As New York Governor Andrew Cuomo (D-N.Y.) prepares to finally step down tomorrow, the disgraced outgoing governor handed out several pardons and commutations, including for a convicted murderer and domestic terrorist, as reported by the New York Post.
On Monday, Cuomo issued four commutations and one pardon, as well as a referral to the state parole board for a 76-year-old prisoner who was convicted on three counts of second-degree murder and four counts of first-degree murder in 1981. David Gilbert, a member of the far-left terrorist organization Weather Underground, had been sentenced to 75 years in prison for his role in the Brink’s armored car robbery in 1981, which led to the deaths of two police officers and one Brink’s guard.
Originally sentenced to have no chance at parole until the year 2056, Cuomo’s office had been lobbied about Gilbert’s case by none other than Gilbert’s son Chesa Boudin, who currently serves as San Francisco’s District Attorney. Gilbert’s wife Kathy had also participated in the robbery and, after pleading guilty to felony murder and robbery, was paroled in 2003.
Cuomo said that Gilbert would be referred to the parole board for a possible early release, citing his “significant contributions to AIDS education and prevention programs,” in addition to his time spent as “a student tutor, law library clerk, paralegal assistant, a teacher’s aide, and an aide for various additional facility programs.”
The four sentence commutations issued by Cuomo were given to the following convicted murderers: Paul Mingo, 68, convicted of murdering a Queens couple in 1980; Robert Ehrenberg, 62, convicted of robbing and killing a man in 1992; Ulysses Boyd, 66, convicted of committing murder at a Harlem crack house in 1986; and Paul Clark, 59, convicted of killing a 17-year-old at a block party in 1980.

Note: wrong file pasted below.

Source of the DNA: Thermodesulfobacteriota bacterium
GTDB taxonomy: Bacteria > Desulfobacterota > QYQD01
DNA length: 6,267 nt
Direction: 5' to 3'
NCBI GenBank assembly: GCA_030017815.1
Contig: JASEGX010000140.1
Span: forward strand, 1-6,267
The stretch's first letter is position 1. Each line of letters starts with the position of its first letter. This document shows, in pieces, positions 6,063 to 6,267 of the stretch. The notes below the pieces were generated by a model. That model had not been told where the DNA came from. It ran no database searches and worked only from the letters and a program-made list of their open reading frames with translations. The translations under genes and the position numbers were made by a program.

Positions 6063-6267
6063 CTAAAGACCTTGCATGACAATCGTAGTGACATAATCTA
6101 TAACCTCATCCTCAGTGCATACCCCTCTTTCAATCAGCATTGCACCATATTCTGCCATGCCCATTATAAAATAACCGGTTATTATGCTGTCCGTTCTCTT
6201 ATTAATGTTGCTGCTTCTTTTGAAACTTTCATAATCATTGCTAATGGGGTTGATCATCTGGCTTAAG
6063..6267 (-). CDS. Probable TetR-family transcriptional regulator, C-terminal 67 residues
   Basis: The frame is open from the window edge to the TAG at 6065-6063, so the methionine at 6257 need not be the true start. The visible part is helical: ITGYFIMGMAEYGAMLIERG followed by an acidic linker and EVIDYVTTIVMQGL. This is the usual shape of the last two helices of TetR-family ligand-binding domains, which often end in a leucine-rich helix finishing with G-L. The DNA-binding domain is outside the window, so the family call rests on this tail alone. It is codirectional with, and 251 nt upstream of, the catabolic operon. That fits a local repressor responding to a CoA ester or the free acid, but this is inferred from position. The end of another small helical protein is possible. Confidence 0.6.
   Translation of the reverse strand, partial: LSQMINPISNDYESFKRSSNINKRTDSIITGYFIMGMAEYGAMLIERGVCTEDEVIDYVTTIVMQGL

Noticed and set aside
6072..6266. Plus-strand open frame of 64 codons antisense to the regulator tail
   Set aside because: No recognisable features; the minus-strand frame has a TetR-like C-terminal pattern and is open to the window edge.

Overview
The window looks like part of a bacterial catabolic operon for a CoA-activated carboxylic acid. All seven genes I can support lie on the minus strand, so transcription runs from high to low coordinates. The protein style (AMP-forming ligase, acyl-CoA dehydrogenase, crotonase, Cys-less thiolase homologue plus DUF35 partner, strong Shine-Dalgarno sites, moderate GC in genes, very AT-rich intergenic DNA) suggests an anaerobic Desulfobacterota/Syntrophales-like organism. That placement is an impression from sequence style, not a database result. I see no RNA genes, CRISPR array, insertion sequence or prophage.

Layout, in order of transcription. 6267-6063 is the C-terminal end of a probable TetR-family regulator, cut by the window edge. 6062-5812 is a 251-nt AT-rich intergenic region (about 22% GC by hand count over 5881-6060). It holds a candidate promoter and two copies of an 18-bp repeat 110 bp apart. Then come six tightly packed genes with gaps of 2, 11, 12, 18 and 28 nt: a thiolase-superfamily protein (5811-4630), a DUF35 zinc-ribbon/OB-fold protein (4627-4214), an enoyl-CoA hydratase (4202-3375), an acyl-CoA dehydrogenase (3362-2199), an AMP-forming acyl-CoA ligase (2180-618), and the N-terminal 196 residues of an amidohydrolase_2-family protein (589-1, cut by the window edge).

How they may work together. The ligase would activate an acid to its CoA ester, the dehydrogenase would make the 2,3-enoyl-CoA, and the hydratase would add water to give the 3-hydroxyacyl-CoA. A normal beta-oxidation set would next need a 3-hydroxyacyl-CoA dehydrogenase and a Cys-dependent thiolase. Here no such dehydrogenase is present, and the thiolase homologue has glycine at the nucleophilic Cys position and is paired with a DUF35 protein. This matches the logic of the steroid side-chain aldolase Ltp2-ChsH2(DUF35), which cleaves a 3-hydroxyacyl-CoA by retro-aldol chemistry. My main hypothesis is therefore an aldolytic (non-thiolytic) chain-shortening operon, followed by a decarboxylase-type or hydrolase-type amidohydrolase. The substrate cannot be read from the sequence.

The single pardon that Cuomo issued was for Lawrence Penn III, the founder of private equity firm Camelot Acquisitions, who had pleaded guilty in 2015 to stealing over $9 million from his investors. He served two years in prison.
Cuomo announced his resignation on August 10th, roughly a week after a damning report was released by State Attorney General Letitia James (D-N.Y.) finding that Cuomo had sexually harassed or assaulted at least 11 women who worked in his office. After universal calls for his resignation, including from Nancy Pelosi and Joe Biden, Cuomo announced his resignation, handing power to his Lieutenant Governor, Kathy Hochul (D-N.Y.). Cuomo may still face criminal charges for his conduct even after leaving office, and is also facing scrutiny for his administration’s coverup of the true death toll of elderly New York residents in nursing homes, after Cuomo ordered that patients who tested positive for the coronavirus be placed in such homes anyway.